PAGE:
Competing narratives in the Swedish 1929 deposit loss-debate


  • Mikael Wendschlag Department of Economic History, Uppsala University



competing narratives, deposit insurance, bank crashes, memories, JEL: N24; G01; G28; H12; B52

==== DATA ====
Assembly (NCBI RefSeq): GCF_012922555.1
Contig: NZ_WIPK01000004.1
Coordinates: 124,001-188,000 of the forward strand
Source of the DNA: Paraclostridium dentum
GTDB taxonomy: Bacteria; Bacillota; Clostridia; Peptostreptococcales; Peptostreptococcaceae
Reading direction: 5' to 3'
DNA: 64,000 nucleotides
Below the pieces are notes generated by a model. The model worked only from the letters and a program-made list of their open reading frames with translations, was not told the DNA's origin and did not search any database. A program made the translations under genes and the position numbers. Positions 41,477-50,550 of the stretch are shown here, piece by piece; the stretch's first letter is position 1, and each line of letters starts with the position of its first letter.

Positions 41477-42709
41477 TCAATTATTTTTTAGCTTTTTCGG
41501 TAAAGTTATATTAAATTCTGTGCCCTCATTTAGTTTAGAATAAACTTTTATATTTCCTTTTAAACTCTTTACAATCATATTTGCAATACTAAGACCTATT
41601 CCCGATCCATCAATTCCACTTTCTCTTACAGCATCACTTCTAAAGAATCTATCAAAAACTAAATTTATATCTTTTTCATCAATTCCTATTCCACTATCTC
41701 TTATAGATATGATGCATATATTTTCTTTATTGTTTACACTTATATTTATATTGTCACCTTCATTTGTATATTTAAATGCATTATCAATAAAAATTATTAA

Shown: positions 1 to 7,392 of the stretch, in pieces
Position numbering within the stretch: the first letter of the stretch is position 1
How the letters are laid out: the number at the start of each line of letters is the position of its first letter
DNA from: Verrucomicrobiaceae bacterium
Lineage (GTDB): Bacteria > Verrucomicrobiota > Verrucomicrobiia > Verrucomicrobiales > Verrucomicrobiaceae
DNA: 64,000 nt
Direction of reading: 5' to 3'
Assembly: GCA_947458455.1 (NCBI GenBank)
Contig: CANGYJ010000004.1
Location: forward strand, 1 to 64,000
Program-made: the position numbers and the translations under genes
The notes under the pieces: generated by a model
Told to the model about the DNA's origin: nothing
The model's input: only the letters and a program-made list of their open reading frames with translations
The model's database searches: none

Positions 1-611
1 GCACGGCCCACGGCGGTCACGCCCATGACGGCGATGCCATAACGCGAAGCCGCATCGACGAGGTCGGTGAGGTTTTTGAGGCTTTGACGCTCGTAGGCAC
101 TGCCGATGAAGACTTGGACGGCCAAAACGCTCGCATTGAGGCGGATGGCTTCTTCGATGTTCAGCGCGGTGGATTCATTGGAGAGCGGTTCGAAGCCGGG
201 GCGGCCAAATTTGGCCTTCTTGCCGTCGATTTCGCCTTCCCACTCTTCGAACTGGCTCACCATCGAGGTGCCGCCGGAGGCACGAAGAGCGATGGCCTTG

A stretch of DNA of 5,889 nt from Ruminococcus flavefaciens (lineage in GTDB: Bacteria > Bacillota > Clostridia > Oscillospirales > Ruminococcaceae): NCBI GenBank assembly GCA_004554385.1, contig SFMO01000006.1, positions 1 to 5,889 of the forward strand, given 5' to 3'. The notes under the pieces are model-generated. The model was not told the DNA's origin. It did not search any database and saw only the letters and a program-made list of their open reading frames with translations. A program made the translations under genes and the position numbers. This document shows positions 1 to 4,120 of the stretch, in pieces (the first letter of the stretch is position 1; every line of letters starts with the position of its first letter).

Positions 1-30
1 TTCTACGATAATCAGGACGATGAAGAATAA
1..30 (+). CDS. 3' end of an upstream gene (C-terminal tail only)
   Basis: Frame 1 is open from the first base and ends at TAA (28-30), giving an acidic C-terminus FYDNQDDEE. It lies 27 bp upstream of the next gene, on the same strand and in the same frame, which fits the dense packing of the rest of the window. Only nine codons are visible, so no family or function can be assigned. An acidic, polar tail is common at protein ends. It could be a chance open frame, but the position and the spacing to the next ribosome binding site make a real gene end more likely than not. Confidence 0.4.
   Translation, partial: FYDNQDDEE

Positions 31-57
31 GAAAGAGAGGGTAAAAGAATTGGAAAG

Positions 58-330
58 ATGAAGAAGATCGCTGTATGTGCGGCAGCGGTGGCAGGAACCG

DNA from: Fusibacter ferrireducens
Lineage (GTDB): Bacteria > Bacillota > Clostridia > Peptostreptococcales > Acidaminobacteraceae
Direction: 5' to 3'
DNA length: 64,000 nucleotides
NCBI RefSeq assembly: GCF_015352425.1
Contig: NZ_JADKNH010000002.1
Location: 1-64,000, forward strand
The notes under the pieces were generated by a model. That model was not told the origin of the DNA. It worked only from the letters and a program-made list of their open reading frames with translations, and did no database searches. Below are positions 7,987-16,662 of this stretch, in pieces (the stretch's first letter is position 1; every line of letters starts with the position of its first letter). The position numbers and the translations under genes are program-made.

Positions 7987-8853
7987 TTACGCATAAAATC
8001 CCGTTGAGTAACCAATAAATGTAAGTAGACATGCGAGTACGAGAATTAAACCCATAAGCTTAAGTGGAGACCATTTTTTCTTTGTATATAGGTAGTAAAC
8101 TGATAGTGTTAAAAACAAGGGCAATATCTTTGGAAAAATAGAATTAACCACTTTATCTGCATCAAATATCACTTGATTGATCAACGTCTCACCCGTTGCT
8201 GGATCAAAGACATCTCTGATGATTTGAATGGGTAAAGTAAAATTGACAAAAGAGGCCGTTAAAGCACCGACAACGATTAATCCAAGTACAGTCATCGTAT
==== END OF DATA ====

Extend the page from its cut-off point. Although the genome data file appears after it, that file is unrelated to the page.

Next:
In early April 1929, eight Swedish savings banks were found insolvent and closed due to economic crimes committed by some of their founders. After the crash, the Swedish parliament entered a debate about whether the state should cover some, all or none of the losses of the failed banks’ 88 000 depositors. The debate, mainly between the right party and the social democrats, was characterized by competing narratives about the causes of the crash, whether the state should intervene or not, whether there existed an implicit deposit insurance or not, who should be covered among the depositors, by how much, and how an intervention should be funded and administered. The debate, and the policy decision, is unique in Swedish banking history and illustrate the importance of narratives to understand political responses to bank crashes and crises. The debate ended in mid-May with a decision to partially cover the depositors’ losses.